Assignment apathy versus nomad mentality

Technology has enabled many of us to do our jobs from practically anywhere as long as we have an internet connection. However, there are certain jobs that, while fundamentally carried out at a desk, still require human interaction.

One of these professions is journalism, as reporters need to get to the heart of a story via interviews and press conferences. We recently had a conversation with the Head of Global Mobility at a media organisation who told us that even when they were working from home on an overseas assignment, their journalists were not unreasonably still expected to be out and about and covering all angles of stories.

Is there a point to relocation?

However, she also revealed that there is an apathy creeping into the world of mobility. Some employees feel that if they can work remotely then there is little point going through the upheavals of a relocation. Subsequently, the desire within this organisation to work abroad is decreasing.

House keys

While there is a broad understanding that relocations improve retention and accelerate progression, the company wants to understand the root cause for this decreased appetite. It is looking at whether it can be addressed via the assignment packages that are on offer, whether the opportunity is truly understood by its target employees or if there are concerns about being separated from family members following the pandemic.

To help understand why the organisation is not getting the expected volume of internal applications for international postings, it is carrying out a survey in which its employees are asked a series of detailed questions. This will seek to understand if the barriers are financial, familial or if there is a concern surrounding separation anxiety.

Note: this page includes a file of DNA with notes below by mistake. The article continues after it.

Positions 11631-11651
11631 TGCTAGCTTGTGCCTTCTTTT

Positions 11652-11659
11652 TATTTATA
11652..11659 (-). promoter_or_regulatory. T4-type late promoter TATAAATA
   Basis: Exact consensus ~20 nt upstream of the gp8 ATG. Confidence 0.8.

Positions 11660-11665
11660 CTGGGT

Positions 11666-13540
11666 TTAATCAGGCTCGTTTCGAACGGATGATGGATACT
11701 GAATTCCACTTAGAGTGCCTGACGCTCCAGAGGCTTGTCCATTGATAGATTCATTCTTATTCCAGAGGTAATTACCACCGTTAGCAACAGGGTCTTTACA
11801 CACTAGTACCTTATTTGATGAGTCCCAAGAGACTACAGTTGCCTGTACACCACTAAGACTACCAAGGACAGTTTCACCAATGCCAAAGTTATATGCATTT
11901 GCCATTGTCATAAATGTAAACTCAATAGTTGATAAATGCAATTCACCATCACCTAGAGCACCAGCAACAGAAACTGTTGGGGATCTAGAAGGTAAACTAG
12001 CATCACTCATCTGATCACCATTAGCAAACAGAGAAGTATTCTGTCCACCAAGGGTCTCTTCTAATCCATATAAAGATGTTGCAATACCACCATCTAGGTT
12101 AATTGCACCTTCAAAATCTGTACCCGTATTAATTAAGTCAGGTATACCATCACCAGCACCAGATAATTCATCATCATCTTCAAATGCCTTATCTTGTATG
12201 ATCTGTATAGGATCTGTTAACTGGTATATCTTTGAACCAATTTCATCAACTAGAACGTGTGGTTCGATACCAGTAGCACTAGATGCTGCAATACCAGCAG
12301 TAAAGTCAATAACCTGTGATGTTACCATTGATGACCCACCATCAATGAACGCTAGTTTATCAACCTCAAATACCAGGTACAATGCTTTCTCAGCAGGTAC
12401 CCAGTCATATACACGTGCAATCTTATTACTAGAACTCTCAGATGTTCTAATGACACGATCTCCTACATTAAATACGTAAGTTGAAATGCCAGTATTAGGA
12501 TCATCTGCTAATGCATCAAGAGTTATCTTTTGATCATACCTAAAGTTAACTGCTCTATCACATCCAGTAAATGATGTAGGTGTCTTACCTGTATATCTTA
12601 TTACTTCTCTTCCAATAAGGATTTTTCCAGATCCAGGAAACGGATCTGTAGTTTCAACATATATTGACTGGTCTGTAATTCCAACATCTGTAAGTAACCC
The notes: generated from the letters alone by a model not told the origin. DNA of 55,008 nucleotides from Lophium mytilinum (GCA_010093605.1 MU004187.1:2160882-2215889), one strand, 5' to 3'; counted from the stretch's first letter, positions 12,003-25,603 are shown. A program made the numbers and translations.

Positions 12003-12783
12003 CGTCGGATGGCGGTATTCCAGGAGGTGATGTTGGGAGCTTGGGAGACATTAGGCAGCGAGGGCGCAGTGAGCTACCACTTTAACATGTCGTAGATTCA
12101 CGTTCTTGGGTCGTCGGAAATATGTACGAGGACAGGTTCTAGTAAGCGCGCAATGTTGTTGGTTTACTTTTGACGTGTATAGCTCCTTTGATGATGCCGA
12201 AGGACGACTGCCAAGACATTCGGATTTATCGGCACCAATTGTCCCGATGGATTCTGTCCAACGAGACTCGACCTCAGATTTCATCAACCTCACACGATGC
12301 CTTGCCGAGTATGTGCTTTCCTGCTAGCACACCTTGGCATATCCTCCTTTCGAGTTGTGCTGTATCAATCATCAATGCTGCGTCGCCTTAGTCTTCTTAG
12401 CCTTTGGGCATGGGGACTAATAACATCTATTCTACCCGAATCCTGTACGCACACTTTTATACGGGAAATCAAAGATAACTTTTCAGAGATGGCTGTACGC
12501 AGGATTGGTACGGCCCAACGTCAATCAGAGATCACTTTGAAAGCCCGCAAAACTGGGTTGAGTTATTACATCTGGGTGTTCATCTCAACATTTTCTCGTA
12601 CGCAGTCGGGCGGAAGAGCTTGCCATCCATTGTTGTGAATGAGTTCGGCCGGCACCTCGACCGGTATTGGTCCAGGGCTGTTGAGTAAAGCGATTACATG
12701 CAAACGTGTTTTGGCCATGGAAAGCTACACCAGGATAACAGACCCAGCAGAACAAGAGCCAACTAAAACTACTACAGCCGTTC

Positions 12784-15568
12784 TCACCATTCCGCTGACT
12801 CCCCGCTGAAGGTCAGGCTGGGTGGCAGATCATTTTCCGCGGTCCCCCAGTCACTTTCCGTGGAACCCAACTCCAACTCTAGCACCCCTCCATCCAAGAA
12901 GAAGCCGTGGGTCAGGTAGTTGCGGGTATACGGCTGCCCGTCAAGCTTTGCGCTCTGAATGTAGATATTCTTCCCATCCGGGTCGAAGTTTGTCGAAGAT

Senior leaders’ role

The intention is to find the concrete reasons why there is less interest in relocations and then articulate the benefits of the process to the target audience. The global mobility team understands that there is only so much it can do to persuade reluctant assignees, so it is engaging the support of senior leaders who may already have been on an assignment earlier in their careers.

It’s vital that leaders are engaged on what a relocation can mean for an employee’s career. They can paint the picture that a relocation is not merely filling a role and instead highlight a more holistic approach that considers what happens when the assignee returns home, which could be years in the future.

When the organisation has pulled together the data from the survey, they will be able to amply demonstrate the value of assignments. Senior leaders can then add to this with their own experience and become genuine advocates for the relocation process.

Learn more about assignment apathy – and how it can be overcome – in our report into the anticipated trends in global mobility for 2024, which you can download here.

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